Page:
1 Territory president Braedon Earley says he would turn Alice Springs into “the epicentre of sports excellence in the NT, Australia and quite possibly the world” if his party wins government.
“The economic future of Alice Springs hinges on ramping up its natural advantages of superb climate, spectacular scenery and environment and wonderful Territory hospitality,” he said.
With its elevation of about 580 metres above sea level, Alice Springs would be one of the highest places in Australia to train and prepare athletes and machines for national and international competition.
Rob Clarke and the Redtails have similar plans, to lift the town out of the doldrums and create opportunities for young people.
Mr Earley (pictured above in a glider at Bond Springs aerodrome north of town) says one of the sports to benefit would be soaring.
In the past the region has has been recognised as one of the world’s best for the sport, with German pilot Hans Werner Grosse setting a string of world records. They included the largest triangular distance, 1,306 km in 1981.
For that flight Mr Grosse (at left) used an aero tow launch to about 3000 feet in Alice Springs and then took his engine-less glider, with a wingspan close to that of a Boeing 737, to Ayers Rock, Marla Bore in South Australia and back to The Alice, using The Centre’s powerful thermals along the way.
He also set records in The Centre for the fastest speed round a 1,250 km triangle (133 km/h) and the fastest speed round a 300 km triangle (158 km/h), both in 1980.
Mr Earley said in his plan “the sports would involve athletics, water sports, motor sports, bike sports – the list is huge.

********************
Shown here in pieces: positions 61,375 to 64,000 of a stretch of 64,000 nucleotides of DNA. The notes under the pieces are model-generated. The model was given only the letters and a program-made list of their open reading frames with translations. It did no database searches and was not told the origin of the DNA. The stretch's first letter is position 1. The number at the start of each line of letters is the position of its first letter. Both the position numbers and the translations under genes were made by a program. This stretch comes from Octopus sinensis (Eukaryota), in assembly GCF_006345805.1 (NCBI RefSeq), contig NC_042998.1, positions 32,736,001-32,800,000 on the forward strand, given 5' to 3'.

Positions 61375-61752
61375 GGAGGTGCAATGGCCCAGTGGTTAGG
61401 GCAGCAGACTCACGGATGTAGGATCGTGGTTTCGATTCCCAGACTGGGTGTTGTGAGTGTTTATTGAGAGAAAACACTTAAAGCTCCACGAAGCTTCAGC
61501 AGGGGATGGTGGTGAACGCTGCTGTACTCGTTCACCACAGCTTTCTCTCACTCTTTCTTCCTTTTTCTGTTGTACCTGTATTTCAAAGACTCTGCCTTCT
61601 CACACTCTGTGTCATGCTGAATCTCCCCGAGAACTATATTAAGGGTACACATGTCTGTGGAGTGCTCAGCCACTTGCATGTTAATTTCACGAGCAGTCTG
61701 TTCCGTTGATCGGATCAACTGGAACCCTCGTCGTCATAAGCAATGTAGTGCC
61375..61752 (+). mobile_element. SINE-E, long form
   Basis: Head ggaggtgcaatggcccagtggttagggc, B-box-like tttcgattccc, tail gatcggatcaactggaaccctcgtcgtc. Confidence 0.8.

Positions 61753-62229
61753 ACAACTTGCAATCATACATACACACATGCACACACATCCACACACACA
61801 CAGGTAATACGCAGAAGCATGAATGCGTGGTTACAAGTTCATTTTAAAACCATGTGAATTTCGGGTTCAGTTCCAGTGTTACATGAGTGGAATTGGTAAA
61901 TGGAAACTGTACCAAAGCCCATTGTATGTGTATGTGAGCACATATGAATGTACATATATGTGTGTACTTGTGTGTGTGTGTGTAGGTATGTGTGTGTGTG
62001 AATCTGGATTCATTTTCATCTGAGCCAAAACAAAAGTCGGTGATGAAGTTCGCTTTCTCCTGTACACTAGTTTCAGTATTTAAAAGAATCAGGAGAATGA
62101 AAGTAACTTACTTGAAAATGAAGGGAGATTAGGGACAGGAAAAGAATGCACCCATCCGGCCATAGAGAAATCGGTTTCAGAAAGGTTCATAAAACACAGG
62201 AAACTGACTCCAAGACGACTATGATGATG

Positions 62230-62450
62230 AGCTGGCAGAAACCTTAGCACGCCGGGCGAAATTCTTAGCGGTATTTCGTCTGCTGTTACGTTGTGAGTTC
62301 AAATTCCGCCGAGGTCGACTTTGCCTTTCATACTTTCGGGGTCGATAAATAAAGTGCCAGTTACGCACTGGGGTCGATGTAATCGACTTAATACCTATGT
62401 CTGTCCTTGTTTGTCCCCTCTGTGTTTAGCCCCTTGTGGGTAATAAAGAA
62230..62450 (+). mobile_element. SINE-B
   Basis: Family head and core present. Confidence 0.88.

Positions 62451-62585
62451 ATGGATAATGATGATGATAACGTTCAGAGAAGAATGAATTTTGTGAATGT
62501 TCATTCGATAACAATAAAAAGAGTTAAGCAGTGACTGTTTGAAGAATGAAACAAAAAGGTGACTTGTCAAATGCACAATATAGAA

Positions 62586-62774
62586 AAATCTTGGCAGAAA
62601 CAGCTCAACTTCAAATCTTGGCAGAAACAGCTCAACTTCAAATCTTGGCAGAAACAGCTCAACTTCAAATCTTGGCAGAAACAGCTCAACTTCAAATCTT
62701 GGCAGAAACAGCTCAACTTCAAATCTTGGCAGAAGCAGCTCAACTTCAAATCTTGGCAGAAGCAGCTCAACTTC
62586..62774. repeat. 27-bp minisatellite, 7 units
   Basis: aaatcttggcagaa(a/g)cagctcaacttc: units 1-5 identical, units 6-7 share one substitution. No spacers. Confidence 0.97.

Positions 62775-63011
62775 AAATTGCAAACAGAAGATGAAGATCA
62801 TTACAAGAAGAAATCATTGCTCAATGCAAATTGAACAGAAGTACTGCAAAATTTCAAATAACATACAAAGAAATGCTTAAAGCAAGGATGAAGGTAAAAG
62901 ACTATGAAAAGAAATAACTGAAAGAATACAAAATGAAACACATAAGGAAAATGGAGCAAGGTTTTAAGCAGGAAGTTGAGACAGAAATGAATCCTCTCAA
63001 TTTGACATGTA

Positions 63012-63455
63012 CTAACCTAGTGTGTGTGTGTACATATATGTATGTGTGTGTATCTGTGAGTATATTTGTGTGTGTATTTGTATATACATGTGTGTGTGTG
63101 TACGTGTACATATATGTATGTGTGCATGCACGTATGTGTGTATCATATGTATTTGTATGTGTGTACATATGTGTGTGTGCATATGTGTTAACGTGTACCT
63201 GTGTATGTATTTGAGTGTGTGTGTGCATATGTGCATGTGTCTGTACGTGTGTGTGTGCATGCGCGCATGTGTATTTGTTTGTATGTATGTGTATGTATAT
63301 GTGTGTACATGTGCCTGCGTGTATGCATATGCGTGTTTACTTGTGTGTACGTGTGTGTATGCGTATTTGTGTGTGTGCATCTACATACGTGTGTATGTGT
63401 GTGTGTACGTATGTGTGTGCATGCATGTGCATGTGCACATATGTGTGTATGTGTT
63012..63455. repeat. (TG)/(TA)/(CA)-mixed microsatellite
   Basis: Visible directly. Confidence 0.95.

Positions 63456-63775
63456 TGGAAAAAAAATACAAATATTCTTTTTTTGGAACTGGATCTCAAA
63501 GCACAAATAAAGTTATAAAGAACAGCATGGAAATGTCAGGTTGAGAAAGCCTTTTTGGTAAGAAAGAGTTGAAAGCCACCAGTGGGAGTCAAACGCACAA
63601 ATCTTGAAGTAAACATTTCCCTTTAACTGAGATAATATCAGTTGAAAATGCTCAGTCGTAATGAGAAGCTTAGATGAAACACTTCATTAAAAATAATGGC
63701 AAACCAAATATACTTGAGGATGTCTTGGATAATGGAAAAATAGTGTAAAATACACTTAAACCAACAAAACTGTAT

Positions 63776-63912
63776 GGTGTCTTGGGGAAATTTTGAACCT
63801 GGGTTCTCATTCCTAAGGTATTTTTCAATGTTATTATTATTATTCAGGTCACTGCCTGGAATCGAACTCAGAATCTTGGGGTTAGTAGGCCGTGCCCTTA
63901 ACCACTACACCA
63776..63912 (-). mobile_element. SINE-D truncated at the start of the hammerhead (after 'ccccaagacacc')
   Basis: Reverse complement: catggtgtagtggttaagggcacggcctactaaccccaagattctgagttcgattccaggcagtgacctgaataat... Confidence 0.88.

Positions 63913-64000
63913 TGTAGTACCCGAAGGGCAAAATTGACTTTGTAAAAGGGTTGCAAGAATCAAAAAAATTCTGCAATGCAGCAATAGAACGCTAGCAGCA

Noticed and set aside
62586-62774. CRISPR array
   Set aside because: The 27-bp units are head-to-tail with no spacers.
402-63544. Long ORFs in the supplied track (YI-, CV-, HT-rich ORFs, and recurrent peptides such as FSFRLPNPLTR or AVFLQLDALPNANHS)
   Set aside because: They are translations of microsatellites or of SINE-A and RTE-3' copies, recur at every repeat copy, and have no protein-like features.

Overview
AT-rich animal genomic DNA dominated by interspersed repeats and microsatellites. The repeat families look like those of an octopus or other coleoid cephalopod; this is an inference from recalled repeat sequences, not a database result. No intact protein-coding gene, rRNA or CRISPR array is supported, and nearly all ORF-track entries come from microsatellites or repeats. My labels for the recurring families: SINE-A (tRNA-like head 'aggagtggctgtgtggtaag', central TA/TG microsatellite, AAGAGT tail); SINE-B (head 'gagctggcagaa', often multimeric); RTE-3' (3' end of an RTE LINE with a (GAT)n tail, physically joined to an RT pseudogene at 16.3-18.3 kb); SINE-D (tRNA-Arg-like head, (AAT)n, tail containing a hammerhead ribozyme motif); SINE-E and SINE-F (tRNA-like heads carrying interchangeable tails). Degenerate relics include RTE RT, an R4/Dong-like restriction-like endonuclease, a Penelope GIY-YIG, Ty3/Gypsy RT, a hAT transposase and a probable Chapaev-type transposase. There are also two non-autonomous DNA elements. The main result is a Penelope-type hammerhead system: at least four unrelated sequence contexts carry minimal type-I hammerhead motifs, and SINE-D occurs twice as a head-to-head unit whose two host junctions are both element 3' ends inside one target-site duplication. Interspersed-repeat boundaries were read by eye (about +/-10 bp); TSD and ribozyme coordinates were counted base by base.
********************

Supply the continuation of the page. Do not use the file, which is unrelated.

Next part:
“The economic multipliers for local businesses plus the opportunities for local and Territory sports men and women are enormous. The return on investment would far exceed the benefits of sponsoring a Rugby League club based in another state or supporting Ministers on overseas junkets.”
“One important aspect of achieving the highest utilization of facilities and getting the highest rate of return is employing the principles of multi- use at the design stage” he said.
“The cost of facilities construction, both new and upgrades, is in the order of up to $300 million over 15 years. The end cost would depend on the buy-in by national and international sporting bodies as well as commitment by the local, Territory and Australian governments. It is entirely achievable – it just requires focus, determination and leadership by a Territory Government.
“The Territory Labor Government must start immediately to seek the support of all sporting groups, governments and locals and make this project happen.”